Two men suspected of beating San Francisco Giants fan Bryan Stow into a coma on Opening Day at Dodger Stadium have been arrested by Los Angeles police, a law enforcement official told The Associated Press on Thursday.
Meanwhile, the LAPD no longer considers Giovanni Ramirez, who was initially tagged as the prime suspect, as responsible for the attack.
The official, who spoke on condition of anonymity because the investigation was ongoing, said that if the district attorney's office files a case against the two men, Ramirez would be exonerated. District attorney's spokeswoman Sandi Gibbons said detectives have not presented a case to her office yet.
The arrests, which took place Wednesday, are a dramatic development in the case. Since Ramirez was arrested May 22, police have consistently restated they believed they had their man, while his lawyers said detectives were wrong.
The LAPD officer in charge of media relations would neither confirm nor deny the arrests.
"The Stow investigation continues," LAPD spokesman Andrew Neiman told ESPNLosAngeles.com's Ramona Shelburne. "We're making good progress. As information becomes available we'll make that public."
He said that Ramirez, a convicted felon, remains in custody on an unrelated parole violation after police found a gun in the house where he was staying when he was arrested. Ramirez's lawyers contend that he was not at Dodger Stadium at the time of the attack.
One of Ramirez's attorneys, Jose Romero, suggested the defense team unearthed important evidence in the case.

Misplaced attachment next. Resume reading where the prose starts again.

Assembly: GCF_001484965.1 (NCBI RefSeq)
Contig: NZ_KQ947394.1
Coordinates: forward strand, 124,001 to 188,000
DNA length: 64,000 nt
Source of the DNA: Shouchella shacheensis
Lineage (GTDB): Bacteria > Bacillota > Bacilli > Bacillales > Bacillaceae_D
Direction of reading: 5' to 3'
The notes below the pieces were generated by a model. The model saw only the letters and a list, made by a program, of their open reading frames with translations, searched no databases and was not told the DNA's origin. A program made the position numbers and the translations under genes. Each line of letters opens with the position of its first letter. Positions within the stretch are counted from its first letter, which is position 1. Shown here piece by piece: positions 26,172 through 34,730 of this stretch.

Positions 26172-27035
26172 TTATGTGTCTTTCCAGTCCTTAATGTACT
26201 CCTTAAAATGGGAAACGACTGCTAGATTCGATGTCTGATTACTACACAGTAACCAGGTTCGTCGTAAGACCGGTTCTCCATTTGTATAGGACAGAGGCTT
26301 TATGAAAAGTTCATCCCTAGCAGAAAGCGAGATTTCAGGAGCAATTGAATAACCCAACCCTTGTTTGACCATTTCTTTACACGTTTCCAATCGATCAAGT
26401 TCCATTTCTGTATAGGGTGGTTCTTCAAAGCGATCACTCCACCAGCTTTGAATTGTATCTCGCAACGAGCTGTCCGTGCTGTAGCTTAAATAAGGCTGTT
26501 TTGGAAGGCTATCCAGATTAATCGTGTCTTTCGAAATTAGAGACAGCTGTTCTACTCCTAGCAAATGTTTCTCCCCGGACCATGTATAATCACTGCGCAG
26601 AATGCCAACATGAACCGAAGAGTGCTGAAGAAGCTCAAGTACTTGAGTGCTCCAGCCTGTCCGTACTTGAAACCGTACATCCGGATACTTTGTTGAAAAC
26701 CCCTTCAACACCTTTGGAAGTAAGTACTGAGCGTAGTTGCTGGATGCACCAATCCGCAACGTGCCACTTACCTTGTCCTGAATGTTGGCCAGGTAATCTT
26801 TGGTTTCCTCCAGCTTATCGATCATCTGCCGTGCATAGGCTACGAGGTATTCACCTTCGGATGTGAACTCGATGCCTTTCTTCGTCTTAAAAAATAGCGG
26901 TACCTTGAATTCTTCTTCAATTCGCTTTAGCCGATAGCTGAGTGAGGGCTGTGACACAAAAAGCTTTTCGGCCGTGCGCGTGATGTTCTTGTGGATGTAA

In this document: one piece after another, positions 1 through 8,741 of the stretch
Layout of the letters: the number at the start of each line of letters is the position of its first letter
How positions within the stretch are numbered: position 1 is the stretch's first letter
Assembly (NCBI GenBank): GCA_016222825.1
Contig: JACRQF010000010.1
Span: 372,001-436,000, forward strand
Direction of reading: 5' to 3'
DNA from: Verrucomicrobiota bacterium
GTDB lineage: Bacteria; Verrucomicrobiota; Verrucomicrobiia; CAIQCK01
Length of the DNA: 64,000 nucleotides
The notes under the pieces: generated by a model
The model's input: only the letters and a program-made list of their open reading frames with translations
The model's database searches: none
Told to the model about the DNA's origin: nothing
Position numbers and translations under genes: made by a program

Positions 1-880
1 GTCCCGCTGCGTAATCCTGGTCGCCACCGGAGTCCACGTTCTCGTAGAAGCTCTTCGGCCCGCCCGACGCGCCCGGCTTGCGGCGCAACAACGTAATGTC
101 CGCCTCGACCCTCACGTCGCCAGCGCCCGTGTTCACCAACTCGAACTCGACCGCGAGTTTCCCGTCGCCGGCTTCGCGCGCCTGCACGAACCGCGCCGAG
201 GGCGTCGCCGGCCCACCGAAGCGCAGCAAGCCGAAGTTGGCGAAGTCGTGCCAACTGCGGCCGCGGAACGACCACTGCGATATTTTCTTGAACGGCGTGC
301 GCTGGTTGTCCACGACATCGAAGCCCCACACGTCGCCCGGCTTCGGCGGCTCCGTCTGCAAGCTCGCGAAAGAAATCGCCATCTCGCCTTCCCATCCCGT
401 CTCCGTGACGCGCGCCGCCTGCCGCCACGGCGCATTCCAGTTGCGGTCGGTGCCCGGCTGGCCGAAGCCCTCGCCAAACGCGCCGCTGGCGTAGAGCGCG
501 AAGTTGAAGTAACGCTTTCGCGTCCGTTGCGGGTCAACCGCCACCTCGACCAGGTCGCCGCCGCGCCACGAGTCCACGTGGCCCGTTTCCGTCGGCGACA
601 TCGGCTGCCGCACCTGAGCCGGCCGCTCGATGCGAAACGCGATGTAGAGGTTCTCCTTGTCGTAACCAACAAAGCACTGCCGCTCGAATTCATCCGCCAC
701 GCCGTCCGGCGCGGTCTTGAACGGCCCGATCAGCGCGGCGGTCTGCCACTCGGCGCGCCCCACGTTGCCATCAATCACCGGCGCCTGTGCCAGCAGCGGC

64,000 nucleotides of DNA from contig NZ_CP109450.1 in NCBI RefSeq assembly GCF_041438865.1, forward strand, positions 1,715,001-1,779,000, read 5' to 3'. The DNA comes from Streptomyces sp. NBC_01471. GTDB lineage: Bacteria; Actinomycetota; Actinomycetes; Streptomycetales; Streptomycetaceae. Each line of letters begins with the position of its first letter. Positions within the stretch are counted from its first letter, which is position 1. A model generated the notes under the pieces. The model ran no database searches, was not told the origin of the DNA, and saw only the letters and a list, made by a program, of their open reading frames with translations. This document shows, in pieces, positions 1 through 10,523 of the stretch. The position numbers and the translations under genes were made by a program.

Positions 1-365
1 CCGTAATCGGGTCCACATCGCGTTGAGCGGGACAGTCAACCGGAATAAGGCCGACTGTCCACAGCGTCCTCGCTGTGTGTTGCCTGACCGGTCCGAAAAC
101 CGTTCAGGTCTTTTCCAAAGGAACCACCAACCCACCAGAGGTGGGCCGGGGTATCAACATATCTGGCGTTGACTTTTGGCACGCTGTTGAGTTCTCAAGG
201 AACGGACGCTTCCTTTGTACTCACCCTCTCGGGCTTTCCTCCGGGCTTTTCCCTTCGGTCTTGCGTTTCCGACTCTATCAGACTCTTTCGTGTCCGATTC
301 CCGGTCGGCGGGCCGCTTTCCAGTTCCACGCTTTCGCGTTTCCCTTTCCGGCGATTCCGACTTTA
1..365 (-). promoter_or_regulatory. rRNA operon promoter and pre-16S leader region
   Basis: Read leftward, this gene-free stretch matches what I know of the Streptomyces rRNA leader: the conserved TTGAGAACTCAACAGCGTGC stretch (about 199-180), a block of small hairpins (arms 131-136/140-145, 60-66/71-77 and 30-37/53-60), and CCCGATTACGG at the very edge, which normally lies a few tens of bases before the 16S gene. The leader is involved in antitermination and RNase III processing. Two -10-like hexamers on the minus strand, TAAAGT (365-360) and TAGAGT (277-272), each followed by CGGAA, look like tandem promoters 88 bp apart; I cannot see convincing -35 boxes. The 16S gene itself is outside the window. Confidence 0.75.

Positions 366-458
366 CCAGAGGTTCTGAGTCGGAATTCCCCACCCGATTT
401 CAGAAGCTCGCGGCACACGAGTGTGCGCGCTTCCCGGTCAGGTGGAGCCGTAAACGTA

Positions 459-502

"The police played hide and seek so we did our own digging," Romero said. "This is our golden nugget. He's been innocent from the beginning."
Another Ramirez attorney, Anthony Brooklier, said the arrest was a mistake made in "good faith."
"The police have to be free to make mistakes, they just have to be good-faith mistakes," Brooklier told ESPNLosAngeles.com. "This is not a situation where the police manufactured evidence. They thought they had the right guy, they were wrong. That's why we have courts and law and thank god, defense attorneys. Every once in a while, we help.
"I'm going to focus on the positive that LAPD continued to investigate the case and I think they get credit for that."
Brooklier also said that as of late Thursday night, he had yet to receive any new information about his client's status in the investigation from LAPD. He said that he will immediately seek to have Ramirez released from custody, adding that he does not believe Ramirez will pursue a civil case against the LAPD.
Brooklier and Romero are scheduled to appear at a Friday afternoon news conference in downtown Los Angeles.
Police say Stow, 42, of Santa Cruz, was attacked by two men outside Dodger Stadium after attending the March 31 season opener between the Giants and archrival Los Angeles Dodgers. The attack triggered an outpouring of support for Stow, including a total of $225,000 in reward money collected from fundraisers and offered by the Los Angeles County Board of Supervisors and the Dodgers for information leading to the arrest and conviction of the suspects.